Two job programs get mixed results

October 18, 2003|by SCOTT BUTKI

Elected representatives at the 16th Annual Quad State Legislative Conference heard two stories Friday about job training centers, one of success and one of frustration.

Chuck McClain, director of the Regional Printing Institute in Martinsburg, said the program has worked well with major printing companies in the region.

The institute is now going to expand to include "medium-sized" companies, he said at the annual event attended by representatives of Maryland, West Virginia, Virginia and Pennsylvania.


"I do not see any reason why this will not continue," McClain said.

Printing is the biggest industry in the quad-state region, with more than 8,000 employees working at more than 200 printing and related companies, he said.

Noting where he was speaking, McClain said, "I am the epitome of the Quad State area," he said.

He lives in Greencastle, Pa., spends money while traveling through Washington County to his job in Martinsburg and works with companies in Virginia.

Anthony Drury, director of the Machine Trades Institute at Hagerstown Community College, said the program to train machinists has been less successful.

He has met with people from numerous companies to encourage their participation, Drury said. From the results of a survey the group created a list of courses employees can take.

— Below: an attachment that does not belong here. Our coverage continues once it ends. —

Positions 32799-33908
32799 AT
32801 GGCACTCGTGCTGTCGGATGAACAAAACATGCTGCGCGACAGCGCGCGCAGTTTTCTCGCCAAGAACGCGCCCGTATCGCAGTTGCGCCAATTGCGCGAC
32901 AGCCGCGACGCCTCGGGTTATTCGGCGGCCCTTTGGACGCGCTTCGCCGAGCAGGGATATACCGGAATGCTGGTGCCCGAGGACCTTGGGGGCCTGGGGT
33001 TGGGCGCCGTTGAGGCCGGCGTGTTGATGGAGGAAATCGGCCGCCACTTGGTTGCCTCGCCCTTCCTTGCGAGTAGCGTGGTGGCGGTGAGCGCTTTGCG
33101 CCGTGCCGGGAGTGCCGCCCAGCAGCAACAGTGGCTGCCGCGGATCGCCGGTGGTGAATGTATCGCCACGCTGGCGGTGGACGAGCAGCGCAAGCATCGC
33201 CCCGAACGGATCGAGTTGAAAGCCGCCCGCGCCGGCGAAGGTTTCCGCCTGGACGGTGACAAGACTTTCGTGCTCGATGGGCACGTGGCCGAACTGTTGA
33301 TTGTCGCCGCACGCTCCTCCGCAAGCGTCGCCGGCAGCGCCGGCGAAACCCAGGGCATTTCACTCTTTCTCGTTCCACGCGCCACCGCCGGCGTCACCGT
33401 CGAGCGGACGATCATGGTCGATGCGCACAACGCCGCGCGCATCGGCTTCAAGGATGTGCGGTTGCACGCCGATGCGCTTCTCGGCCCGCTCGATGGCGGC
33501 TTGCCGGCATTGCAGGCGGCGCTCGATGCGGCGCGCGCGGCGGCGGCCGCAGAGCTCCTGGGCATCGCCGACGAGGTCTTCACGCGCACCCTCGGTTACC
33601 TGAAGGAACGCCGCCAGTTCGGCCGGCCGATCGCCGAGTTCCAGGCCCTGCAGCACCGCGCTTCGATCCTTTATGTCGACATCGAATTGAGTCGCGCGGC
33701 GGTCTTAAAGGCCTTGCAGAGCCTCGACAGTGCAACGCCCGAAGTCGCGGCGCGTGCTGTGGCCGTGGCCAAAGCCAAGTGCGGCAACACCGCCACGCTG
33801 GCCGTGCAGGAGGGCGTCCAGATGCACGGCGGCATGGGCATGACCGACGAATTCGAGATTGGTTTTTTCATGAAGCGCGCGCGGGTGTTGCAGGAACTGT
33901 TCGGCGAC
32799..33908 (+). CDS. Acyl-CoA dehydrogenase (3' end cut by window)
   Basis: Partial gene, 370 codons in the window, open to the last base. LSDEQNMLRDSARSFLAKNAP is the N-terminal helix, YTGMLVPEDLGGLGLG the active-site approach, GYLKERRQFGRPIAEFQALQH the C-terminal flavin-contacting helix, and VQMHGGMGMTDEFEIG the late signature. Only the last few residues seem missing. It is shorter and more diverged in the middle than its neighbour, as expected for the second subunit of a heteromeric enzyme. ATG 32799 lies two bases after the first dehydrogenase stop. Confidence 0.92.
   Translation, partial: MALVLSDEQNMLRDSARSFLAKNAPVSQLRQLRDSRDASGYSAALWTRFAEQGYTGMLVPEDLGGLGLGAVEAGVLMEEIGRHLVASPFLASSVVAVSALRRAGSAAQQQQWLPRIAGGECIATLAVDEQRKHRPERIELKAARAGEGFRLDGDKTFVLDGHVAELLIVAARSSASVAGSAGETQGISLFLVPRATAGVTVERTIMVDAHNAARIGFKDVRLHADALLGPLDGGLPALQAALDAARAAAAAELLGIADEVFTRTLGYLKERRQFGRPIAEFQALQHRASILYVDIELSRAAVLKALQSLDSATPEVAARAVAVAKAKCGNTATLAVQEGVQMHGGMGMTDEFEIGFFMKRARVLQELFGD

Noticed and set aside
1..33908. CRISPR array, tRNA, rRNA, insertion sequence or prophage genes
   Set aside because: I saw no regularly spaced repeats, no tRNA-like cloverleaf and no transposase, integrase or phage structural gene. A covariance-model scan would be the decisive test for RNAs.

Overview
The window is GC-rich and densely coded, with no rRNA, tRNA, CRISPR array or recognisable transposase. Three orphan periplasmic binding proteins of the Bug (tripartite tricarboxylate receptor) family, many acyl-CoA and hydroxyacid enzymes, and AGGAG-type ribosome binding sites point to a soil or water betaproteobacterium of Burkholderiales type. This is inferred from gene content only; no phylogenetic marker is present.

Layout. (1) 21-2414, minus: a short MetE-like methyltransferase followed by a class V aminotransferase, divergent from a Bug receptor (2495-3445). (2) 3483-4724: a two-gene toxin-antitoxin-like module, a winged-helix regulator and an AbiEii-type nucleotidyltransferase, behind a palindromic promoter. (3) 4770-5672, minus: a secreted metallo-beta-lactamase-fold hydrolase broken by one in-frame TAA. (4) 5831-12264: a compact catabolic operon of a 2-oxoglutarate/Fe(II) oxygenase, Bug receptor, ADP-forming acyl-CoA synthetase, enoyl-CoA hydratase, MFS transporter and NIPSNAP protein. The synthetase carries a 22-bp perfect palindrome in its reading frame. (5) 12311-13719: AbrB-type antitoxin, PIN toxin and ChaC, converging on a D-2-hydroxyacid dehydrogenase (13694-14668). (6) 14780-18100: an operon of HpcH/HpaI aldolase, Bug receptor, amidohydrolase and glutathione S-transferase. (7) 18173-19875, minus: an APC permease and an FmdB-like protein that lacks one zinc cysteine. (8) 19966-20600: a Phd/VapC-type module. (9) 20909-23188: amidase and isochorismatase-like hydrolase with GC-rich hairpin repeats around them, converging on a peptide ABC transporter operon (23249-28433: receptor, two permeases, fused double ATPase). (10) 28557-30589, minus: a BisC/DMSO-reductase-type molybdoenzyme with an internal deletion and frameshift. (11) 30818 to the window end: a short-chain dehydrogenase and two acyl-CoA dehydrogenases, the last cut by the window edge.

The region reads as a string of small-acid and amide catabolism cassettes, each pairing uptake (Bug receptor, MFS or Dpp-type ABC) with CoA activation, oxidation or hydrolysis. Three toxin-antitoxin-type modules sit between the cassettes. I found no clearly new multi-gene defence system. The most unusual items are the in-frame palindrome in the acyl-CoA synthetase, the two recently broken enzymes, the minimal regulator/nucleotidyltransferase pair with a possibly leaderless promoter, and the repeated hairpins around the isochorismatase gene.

Classes were scheduled to begin this year, he said.

"You have all heard the question, 'What happens if you throw a party and no one comes?' We had no company send anyone for training. We were obviously very disappointed," he said.

Companies said they would send someone but "they have not backed up their words," he said.

Since then, he and others are going back and meeting with the companies to try again, he said.

Michael Ross, president of the Franklin County Area Development Corp., said his county heard companies talking about the need for trained machinists and the institute was supposed to help with that.

"But when we asked them to step up, they didn't step up," he said.

Pennsylvania State Sen. Terry Punt, R-Franklin, also expressed frustration that companies want machinists but don't want to participate in the institute.

"The interest is not there. Somehow we need to get that interest back," Punt said.

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